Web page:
David Almond, his book Skellig and music

I love the feeling when a book clings to me -- I finish it, put it down, and find I am still partly in the imaginary book world days later. Lovely.

And a big favorite of mine is Skellig. Even thinking of Almond's book right now, I can slip into Skellig's world. I just found this great interview by Almond where he talks about the importance of sounds and the music in his head -- part of how he creates the magic.

"When I wrote Skellig - set in the streets of Newcastle - my mind was filled with sounds: the creaking of a dilapidated garage, the scuttlings and scratchings inside, a baby's heartbeats, her breath, the songs of blackbirds, the cheeping of chicks, the hooting of owls, the dawn chorus, the voice of a girl quoting William Blake, the sound of the city beyond a small suburban garden. At the centre of it was Skellig himself: his surly almost-animal squeaks and growls becoming more coherent, turning into a confident human voice. And when the book was published and people began to ask questions about it - about the repetition of certain phrases, for instance, or its rhythms, or its composition as a series of scenes, or its use of Blake's poetry, I often found myself referring to music."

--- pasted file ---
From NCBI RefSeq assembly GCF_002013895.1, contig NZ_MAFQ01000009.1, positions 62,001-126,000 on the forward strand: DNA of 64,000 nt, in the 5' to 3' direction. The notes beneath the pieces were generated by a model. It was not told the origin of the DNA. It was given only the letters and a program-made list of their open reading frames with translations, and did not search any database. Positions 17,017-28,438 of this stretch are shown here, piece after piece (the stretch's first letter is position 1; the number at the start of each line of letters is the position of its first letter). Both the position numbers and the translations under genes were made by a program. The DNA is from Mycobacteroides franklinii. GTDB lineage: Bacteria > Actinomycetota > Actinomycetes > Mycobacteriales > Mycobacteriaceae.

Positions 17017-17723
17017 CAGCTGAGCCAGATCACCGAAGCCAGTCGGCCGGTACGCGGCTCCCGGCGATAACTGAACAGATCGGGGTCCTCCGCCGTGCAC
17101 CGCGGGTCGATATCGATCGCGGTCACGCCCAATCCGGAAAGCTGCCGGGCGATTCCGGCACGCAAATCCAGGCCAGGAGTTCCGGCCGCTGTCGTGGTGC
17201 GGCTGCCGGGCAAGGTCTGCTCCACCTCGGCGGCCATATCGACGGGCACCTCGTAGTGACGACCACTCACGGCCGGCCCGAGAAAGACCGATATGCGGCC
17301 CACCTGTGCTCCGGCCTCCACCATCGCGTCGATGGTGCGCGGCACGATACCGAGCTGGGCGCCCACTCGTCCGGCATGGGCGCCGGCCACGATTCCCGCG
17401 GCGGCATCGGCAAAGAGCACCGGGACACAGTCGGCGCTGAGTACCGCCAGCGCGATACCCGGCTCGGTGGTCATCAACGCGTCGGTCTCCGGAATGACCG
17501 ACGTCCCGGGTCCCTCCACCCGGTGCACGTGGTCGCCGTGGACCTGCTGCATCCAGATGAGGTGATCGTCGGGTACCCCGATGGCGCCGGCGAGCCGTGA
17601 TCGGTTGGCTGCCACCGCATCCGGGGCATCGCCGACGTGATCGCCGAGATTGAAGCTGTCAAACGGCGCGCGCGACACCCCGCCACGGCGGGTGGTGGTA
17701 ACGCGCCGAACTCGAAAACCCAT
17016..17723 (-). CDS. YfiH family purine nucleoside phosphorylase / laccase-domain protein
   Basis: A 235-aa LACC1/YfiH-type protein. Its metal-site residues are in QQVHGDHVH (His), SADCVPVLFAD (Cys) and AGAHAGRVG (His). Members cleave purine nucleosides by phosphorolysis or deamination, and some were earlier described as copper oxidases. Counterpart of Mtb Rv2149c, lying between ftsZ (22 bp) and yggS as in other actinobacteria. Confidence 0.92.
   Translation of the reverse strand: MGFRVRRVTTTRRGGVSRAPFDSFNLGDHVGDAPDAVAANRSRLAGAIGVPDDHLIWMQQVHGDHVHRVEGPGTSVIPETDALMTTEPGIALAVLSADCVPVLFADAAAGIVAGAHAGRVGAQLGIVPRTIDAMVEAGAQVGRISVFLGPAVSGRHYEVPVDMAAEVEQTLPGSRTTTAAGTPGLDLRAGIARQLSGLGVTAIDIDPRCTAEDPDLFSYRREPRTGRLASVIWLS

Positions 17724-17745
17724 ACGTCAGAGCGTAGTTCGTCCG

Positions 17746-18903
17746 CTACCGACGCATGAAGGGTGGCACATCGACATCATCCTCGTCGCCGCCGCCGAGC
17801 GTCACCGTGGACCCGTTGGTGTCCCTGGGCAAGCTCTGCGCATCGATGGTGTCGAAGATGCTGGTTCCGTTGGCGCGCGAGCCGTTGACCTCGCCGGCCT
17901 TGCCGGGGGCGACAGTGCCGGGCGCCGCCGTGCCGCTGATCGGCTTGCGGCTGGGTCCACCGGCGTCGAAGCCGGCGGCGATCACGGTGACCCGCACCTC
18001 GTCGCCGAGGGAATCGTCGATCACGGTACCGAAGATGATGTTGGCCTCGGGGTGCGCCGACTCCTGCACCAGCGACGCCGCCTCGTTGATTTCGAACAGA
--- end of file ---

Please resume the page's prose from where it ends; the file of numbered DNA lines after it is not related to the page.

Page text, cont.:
Full interview is posted in The Guardian.

Elizabeth PartridgeComment